Frank Robinson counts the Orioles among the AL East teams that have improved during the winter, but admits the biggest question mark is the same as it was on the last day of the 1990 season.
"I'm no more concerned now than I was at the end of last season," said Robinson, in town for a series of meetings and personal appearances. "Improving the offense is still our primary goal. I think we've strengthened ourselves with the addition of Dwight Evans -- and we'll try to improve even more before the season starts."
Robinson was talking in generalities when he made the statement, but it naturally led to the hottest topic of trade gossip -- Glenn Davis. Although speaking guardedly, Robinson couldn't hide that the possibility of acquiring the slugging Houston first baseman was intriguing.
"There's not much you can say, especially about somebody else's player," said Robinson, "but when his name comes up you get excited. He definitely would be a tremendous addition to our lineup. There aren't many power hitters around who are better than him."
Robinson is an avowed proponent of the "stay the course" approach the Orioles have espoused the last two years. And he is hesitant to mortgage the future to acquire one player, especially one who could become a free agent after next year.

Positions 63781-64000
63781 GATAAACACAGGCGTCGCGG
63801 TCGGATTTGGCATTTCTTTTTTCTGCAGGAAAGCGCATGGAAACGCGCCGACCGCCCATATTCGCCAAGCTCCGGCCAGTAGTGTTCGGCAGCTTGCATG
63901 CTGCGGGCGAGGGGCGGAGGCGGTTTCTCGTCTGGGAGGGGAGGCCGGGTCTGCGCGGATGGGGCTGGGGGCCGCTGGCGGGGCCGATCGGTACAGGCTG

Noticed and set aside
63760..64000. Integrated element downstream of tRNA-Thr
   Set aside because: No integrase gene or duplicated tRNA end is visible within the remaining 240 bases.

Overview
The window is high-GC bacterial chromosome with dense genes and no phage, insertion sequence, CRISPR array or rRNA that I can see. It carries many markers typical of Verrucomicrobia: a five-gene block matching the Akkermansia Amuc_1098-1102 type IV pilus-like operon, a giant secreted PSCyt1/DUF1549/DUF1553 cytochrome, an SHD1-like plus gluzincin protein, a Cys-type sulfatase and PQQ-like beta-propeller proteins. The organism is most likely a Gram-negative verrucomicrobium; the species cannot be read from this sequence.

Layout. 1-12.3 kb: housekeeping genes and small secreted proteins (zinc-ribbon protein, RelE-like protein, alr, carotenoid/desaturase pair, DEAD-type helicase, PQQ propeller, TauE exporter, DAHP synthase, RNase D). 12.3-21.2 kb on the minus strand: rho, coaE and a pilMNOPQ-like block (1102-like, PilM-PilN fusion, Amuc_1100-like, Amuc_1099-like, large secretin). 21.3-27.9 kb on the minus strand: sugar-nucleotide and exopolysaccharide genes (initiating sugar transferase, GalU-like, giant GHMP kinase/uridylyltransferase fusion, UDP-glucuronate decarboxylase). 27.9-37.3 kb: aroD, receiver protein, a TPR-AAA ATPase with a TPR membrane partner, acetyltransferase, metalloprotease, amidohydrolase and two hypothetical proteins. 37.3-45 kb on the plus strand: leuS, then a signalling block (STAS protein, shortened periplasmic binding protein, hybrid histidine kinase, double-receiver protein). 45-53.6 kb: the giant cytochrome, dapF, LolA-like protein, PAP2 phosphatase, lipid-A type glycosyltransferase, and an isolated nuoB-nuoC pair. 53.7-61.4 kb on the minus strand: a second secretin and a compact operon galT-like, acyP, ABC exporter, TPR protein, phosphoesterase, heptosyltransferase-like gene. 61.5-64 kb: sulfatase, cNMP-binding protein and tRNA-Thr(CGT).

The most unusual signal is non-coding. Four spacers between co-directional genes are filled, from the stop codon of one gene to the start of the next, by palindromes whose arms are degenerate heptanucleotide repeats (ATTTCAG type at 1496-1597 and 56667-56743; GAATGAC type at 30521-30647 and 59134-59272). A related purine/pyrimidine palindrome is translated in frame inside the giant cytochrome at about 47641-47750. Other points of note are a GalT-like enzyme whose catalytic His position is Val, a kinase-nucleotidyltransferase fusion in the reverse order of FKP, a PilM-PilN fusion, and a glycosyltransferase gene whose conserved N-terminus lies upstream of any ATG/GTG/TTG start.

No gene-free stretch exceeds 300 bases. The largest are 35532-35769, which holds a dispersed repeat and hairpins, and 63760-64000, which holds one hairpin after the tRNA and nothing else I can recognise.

However, Robinson said he "wouldn't necessarily be opposed" to taking a gamble with Davis -- if the Orioles didn't have to overpay with young talent. "Sometimes a player can become convinced that he wants to be part of the team.
"You'd like to have him signed, but if you feel he can help and that you'd do everything you can to sign him to a long-term contract, then you'd have to think about it. The club would have to take all of that into consideration."
Robinson sees Houston's situation with Davis as similar, but not identical, to what the Orioles faced with Eddie Murray two years ago. "It's not the same, there aren't personalities involved," he said. "But it's not unlike the position we were in.
"I don't blame Houston for asking for what they're asking," said Robinson, intimating the price isn't right for the Orioles, at least not at the moment. "They're not in any hurry, and they don't have to trade him."
The Astros need to fortify a pitching staff depleted by free-agent defections, and are believed to have talked to the Orioles about Pete Harnisch, Curt Schilling, Mark Williamson and highly touted minor-league prospect Arthur Rhodes. They would also need young players they could put into the lineup immediately, including a replacement for Davis at first base, and speculation there has centered on Steve Finley and Randy Milligan or David Segui.
From that group, Houston reportedly wants four players. The Orioles think the number and the names are too much to pay, but have let the Astros know they would like to continue their talks.